Last month at Slow Food Nation, Michael Pollan made an interesting point about food policy and presidential politics. Food issues won’t likely play much of a role during the campaign’s stretch run, Pollan said, but the winning candidate will almost certainly be forced to confront them directly over the next four years.
That’s because burgeoning crises in climate, energy, and health care can no longer be ignored — and food policy plays a central role in all three, Pollan said.
I wish I shared his optimism about politicians’ willingness to confront dire situations, but his point is well-taken. Food has indeed been largely forgotten in the 2008 presidential campaign, but it may well be a major issue in its aftermath. Given that reality, what do we know about the major candidates’ policies on food?
So far, campaign 2008 has been dominated by “Palinology” and the tragicomedy of Wall Street’s meltdown, but the candidates (or at least their advisers) have offered hints about their attitudes toward food policy. McCain:
John McCain’s “Prosperity for Rural America” document offers much to please the agribusiness lobby. In it, the GOP candidate vows to limit the “unnecessary intervention of government regulations that severely alter or limit the ability of the family farm to produce efficiently.” Despite the heartening reference to the “family farm,” that statement is probably a coded promise to maintain comically lax oversight of confined-animal feedlot operations and their titanic output of toxic waste.
McCain also pledges to ram open foreign markets to U.S. farm goods — another topic dear to agribusiness. “John McCain believes that globalization is an opportunity for American agriculture,” the statement declares. A McCain administration would “engage in multilateral, regional, and bilateral efforts to reduce barriers to trade, level the global playing field, and vigorously defend the rights of American agriculture.”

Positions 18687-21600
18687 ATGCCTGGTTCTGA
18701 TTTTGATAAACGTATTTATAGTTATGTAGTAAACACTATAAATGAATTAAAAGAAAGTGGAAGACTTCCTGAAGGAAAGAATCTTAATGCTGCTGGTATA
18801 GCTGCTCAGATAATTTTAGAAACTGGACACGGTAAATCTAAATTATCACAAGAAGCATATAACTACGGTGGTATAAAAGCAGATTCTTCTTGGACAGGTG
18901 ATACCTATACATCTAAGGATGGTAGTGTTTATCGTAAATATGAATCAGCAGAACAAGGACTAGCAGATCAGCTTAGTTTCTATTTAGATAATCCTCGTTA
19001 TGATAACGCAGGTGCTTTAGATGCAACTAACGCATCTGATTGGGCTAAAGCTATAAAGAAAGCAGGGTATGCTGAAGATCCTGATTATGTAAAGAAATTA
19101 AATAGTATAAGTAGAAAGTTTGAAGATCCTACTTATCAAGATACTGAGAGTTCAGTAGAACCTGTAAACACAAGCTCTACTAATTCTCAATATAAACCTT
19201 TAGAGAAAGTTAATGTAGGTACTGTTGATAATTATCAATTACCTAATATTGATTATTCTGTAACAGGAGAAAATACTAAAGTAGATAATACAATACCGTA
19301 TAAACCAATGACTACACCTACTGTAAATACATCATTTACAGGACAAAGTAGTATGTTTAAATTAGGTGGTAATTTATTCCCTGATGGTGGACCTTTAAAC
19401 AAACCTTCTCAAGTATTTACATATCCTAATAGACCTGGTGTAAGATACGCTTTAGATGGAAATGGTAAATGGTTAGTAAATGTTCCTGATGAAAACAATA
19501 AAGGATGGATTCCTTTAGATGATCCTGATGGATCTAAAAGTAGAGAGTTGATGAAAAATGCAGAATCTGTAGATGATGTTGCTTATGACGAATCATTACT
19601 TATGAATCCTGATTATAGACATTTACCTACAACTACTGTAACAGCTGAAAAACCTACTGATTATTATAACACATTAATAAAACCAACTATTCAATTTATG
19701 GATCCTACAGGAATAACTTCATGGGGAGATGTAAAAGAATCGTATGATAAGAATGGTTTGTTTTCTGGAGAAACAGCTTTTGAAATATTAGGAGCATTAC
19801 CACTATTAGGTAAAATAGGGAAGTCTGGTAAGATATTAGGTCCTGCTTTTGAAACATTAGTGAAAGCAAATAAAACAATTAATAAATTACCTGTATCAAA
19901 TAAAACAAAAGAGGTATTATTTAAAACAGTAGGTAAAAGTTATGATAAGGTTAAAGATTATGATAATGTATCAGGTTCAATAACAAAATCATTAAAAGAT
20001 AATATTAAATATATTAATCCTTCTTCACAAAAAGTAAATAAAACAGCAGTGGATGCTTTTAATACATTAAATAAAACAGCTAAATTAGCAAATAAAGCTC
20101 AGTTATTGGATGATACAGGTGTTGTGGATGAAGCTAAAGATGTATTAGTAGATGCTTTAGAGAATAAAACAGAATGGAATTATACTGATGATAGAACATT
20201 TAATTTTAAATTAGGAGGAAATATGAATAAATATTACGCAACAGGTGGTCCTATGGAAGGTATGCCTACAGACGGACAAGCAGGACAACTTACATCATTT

On a couple of key points, McCain diverges from the traditional farm-lobby script. He’s a longtime critic of federal support for ethanol production (save for occasional lapses during the GOP primary season, when at times he seemed to embrace the corn-based fuel). Many sustainable-agriculture advocates, including me, see the various federal programs that boost ethanol production as a force for intensifying industrial agriculture’s grip over the nation’s most productive farmland — essentially, $5 billion per year in taxpayer support for the worst kind of farming.
In his rural document, McCain awkwardly tries to stake out a middle ground on the ethanol question. “I won’t support subsidizing every alternative or tariffs that restrict the healthy competition that stimulates innovation and lower costs,” he declares. Even so, “I’ll encourage the development of infrastructure and market growth necessary for these products [i.e., ethanol] to compete, and let consumers choose the winners.”